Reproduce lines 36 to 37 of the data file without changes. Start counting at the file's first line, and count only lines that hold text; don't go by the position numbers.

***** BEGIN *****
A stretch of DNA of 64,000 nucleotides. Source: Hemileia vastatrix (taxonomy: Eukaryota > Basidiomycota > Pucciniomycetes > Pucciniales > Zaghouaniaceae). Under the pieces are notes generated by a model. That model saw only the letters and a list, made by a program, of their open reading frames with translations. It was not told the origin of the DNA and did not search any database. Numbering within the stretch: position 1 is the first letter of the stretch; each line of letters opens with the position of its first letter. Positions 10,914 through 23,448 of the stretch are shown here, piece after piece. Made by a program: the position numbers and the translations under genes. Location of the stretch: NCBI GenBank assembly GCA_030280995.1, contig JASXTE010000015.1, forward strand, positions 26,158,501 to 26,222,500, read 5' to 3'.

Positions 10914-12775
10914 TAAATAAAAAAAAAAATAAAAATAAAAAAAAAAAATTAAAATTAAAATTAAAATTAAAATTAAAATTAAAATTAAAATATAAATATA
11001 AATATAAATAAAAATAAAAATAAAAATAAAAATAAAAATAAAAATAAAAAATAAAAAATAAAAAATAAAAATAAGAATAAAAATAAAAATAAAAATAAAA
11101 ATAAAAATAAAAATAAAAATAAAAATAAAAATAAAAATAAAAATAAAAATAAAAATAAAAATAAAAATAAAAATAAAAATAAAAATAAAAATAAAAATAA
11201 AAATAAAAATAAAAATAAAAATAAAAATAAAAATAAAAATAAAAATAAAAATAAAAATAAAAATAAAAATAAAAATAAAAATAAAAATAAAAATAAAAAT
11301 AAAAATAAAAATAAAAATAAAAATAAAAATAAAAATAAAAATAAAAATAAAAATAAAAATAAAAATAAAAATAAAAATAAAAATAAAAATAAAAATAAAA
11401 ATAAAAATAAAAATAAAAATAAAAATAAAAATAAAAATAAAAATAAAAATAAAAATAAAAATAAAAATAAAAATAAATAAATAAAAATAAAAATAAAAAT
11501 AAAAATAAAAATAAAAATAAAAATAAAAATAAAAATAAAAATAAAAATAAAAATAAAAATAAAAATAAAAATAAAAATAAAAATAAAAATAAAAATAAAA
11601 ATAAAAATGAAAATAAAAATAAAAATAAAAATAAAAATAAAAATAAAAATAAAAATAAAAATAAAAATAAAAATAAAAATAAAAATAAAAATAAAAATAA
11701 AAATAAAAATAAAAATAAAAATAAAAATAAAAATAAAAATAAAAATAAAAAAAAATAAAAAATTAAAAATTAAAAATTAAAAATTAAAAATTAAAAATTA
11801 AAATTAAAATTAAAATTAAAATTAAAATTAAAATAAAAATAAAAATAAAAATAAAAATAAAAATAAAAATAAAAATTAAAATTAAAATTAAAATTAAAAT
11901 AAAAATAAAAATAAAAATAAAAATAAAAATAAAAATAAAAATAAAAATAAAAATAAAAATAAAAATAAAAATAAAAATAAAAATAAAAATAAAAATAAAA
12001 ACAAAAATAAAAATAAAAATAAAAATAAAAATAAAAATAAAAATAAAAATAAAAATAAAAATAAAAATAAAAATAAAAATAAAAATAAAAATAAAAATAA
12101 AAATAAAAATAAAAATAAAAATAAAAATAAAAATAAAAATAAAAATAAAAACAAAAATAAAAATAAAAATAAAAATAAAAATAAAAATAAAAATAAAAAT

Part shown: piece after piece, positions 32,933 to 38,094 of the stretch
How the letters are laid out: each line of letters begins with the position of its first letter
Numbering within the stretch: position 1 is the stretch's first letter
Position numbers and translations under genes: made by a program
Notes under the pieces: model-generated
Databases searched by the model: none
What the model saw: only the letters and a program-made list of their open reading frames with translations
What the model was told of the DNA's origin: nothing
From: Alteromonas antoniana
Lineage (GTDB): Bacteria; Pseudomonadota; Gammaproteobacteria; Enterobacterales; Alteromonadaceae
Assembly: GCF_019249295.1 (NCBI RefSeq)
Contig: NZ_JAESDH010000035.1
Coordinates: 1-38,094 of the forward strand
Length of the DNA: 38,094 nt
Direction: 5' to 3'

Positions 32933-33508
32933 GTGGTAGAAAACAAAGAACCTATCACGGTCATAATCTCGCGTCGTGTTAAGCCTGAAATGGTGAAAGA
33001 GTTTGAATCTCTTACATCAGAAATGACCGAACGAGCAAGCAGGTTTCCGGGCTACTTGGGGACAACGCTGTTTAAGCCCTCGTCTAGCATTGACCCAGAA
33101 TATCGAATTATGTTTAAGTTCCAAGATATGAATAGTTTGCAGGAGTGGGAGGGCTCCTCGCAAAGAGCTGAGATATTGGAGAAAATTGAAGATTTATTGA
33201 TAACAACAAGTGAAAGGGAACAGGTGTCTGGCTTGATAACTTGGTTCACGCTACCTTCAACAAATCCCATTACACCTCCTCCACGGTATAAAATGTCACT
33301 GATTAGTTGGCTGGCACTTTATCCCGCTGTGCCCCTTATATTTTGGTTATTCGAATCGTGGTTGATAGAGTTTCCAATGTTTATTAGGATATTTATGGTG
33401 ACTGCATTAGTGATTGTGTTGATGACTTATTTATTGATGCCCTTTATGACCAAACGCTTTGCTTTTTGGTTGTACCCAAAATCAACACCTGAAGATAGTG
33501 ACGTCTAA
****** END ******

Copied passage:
33301 GATTAGTTGGCTGGCACTTTATCCCGCTGTGCCCCTTATATTTTGGTTATTCGAATCGTGGTTGATAGAGTTTCCAATGTTTATTAGGATATTTATGGTG
33401 ACTGCATTAGTGATTGTGTTGATGACTTATTTATTGATGCCCTTTATGACCAAACGCTTTGCTTTTTGGTTGTACCCAAAATCAACACCTGAAGATAGTG